Intro: Portable Container for Earbuds
I actually made this about five years ago but thought I'd share. I liked carrying my MP3 around, but sometimes the earphones' cord was a bit excessive, catching on things as I walked by, or I'd accidentally step on it when crouching to pick up something. At the time they were my only earphones as well, so I used them constantly and didn't like continually winding and unwinding it from a rubber band when I needed it, so it would just end up a tangled mess.
I had a bubblegum container that had been laying around prior to my dilemma, which I had kept hold of, thinking it may come in use one day. Well yes, that day was upon me.
I had only seen one other person on the internet use the exact same container for the exact same purpose (for the life of me I can't remember the site). The only exception being that it was strictly for carrying said earphones. If you wanted to use them, you had to take them out entirely, which still left the issue of duking it out with the long cord, and the container is left as wasted space in your pocket or bag.
I wanted mine to stay together, so that my earphones could be used and somewhat contained at the same time.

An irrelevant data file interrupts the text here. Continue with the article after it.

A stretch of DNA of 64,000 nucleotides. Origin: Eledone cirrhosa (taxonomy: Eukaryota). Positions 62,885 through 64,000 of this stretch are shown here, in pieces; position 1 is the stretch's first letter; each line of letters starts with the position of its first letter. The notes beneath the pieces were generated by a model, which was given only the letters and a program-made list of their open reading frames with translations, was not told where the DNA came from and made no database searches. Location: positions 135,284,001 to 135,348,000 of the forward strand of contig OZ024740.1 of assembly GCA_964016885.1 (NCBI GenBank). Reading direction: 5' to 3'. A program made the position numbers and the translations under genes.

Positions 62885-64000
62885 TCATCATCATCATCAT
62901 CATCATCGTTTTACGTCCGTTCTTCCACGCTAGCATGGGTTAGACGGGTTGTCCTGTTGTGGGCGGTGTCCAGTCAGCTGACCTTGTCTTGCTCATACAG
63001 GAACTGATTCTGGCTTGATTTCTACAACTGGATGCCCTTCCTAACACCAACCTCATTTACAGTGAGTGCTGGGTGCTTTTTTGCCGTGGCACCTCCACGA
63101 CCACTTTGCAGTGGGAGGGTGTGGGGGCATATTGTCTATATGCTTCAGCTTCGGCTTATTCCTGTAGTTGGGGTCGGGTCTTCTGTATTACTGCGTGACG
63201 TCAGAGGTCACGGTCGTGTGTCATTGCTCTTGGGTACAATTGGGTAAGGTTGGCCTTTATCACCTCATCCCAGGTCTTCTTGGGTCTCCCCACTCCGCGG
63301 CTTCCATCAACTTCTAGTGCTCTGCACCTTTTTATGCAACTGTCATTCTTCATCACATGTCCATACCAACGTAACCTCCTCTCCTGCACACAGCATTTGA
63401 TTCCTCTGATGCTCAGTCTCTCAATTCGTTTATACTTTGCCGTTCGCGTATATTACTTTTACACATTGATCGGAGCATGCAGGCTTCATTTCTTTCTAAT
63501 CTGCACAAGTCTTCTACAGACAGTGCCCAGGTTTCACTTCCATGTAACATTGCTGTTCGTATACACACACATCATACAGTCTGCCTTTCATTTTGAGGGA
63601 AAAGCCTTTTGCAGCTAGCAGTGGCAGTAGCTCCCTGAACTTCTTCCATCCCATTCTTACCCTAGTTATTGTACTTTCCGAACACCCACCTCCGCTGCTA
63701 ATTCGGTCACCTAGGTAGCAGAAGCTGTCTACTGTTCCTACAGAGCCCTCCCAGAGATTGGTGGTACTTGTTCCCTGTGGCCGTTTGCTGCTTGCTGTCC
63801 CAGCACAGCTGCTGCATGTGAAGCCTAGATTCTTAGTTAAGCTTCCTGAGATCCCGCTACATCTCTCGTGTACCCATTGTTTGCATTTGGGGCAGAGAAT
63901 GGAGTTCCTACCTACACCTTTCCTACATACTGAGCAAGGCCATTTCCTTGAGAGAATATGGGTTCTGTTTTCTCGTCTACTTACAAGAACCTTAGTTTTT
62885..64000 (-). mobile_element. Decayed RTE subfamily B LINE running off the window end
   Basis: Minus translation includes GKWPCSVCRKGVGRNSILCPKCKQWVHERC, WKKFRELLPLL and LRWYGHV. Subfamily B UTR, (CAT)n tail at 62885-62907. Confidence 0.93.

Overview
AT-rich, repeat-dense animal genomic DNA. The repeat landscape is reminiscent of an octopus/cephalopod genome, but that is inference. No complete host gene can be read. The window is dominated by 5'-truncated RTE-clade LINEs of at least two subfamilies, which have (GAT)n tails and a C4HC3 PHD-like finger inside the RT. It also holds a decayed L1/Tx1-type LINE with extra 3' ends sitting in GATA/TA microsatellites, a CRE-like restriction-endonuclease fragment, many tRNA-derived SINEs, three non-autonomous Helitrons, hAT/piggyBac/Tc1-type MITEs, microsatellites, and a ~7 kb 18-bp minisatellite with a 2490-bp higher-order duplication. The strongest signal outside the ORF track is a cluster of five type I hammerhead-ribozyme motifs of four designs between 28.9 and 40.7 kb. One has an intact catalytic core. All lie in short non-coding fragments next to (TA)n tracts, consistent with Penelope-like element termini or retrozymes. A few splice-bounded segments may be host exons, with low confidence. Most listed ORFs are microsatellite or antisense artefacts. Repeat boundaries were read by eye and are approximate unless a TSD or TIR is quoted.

Step 1: Materials
*Two beads (one shown)
*Two rubber bands (one shown)
*Drill (not shown)
Step 2: How It's Done
-Drill a whole in the lid and bottom of the container. Make sure the whole is big enough for the cord to go through.
-Instert a rubber band through each bead (the beads are to hold the auxiliary bit in place at the bottom of the container).
-Thread the aux. through the top whole.
-Loop the first bead onto the cord just a bit above the aux., and then feed the input through the whole in the top of the container (this part will be a little tricky).
-Once through, loop the final bead around the aux.
Step 3: Almost Done.
Now to contain the mess on top.
The paperclip helps adjust how much cord I need.
-Adjust for desired cord length, clip, and tuck the remainder of the cord into the container (be sure the paperclip is inside the container to keep the cord from slipping through the whole).
Step 4: Done
(Hopefully) pretty straightforward.
I'm sure there could've been many other ways to go about this, but it was fun doing this project with what I had available at the time.